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### What is Quantum Physics?

Quantum Physics basically allows for particles to be in two states at the same time one is the wave state and other is the particle state. Much like time travelling back to time and saving the world, while your true self is busy sleeping.

Don’t take time travel part seriously, but the Quantum Theory is indeed True.

As impossible as it sounds, it is possible, and it can be used to improve processing speeds exponentially faster than supercomputers.

### How much may processing power be enough?

It can never be truly said. Processing power is the same as a person greed for money, the more you have it the greedier you become. Some assumptions about the need of processing power required in future were largely wrong.

Howard Hathaway Aiken, the original conceptual designer behind IBM’s Harvard Mark-I computer in 1940’s, stated that just 6 digital computers would satisfy the computing needs of the United States (What?).

One Law that is almost true until now, is the Moore’s Law, which states that the number of transistors on a microprocessor continues to double every 18 months. As of 2016, the largest transistor count in a commercially available single-chip processor is over 7.2 billion—the Intel Broadwell-EP Xeon.

Talking in layman terms, the transistors comprises registers used to; Avoid instructions from having to leave the chip (i.e. go to RAM) to complete and keep the pipeline full or avoid going to RAM by predicting dependency outcomes.

### Making Quantum Computers Possible!

The idea of Quantum computing was given by a physicist. Paul Benioff is credited with first applying quantum theory to computers in 1981.

Quantum computers are different from binary digital electronic computers based on transistors. Whereas classical computers require that the data be encoded into binary digits (bits), each of which is always in one of two definite states (0 or 1).

Classical computers encode information as bits, that can be in one of two states, 0 or 1. Quantum computation uses quantum bits, or **qubits**, which can exist in ‘superposition’ of states that is, **a single qubit** can be either 0 or 1 or superposition of 0 and 1. Layman Terms: Qubits exist in a form of rotating sphere (electron spin), with spin either in direction of **axis x, y or z **which may be *spinning down, *or* up* or maybe *right(superposition)*. We represent it here as 0, 1, superposition.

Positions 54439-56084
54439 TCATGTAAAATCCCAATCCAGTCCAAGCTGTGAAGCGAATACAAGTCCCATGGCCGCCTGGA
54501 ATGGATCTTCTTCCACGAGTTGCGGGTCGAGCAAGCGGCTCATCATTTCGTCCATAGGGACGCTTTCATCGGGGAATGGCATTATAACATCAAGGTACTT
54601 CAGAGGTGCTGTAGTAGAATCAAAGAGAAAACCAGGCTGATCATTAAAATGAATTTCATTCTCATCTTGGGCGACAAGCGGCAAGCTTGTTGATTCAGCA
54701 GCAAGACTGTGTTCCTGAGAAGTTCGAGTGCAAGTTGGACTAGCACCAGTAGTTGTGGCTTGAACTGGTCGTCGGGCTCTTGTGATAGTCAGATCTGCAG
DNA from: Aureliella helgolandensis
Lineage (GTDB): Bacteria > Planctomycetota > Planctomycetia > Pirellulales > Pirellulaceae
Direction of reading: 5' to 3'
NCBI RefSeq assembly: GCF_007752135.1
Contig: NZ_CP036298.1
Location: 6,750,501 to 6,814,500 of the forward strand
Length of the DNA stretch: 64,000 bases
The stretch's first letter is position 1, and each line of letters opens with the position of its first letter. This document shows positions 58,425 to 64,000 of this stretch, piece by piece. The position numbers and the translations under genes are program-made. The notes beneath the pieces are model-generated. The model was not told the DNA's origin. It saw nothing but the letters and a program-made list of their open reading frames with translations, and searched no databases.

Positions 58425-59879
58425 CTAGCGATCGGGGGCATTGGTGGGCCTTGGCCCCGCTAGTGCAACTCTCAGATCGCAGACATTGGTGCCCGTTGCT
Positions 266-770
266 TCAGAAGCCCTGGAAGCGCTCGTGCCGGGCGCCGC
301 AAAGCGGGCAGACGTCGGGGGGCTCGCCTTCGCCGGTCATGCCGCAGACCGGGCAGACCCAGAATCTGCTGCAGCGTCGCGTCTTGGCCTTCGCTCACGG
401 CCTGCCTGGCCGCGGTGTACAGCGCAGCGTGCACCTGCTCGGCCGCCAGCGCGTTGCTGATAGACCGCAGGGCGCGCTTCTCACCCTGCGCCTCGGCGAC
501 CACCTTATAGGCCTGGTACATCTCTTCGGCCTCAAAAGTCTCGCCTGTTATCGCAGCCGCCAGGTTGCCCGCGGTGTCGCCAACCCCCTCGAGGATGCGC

Consider a two-level quantum system, where a qubit, is in a two configuration system for each cell. Physicists like to call this a two-level system (TLS.)

The quantum state of a two level system **one qubit** is given by,

|ψ = α|0 + β|1 (Not exact formula)

A pair of qubits **two qubits** can be in any quantum superposition of 4 states,

|ψ = α00|00 + α01|01 + α10|10 + α11|11 (Not exact formula)

Three qubits in any superposition of 8 states. In general, a quantum computer with n qubits can be in an arbitrary superposition of up to 2^{n} different states simultaneously (this compares to a normal computer that can only be in one of these 2^{n} states at any one time)

This, together with qubits’ ability to share a quantum state (a state of a quantized system which is described by a set of quantum numbers as shown in above formula.) is called ‘entanglement’, which should enable the computers to essentially perform many calculations at once *enabling parallel processing*. And the number of such calculations should, in principle, double for each additional qubit, leading to an

*exponential speed-up*.

Quantum Computers thus have the potential to perform faster than any silicon-based computer, as proved above.

### Not as simple as it sounds.

A quantum computer with a given number of qubits is fundamentally different from a classical computer composed of the same number of classical bits.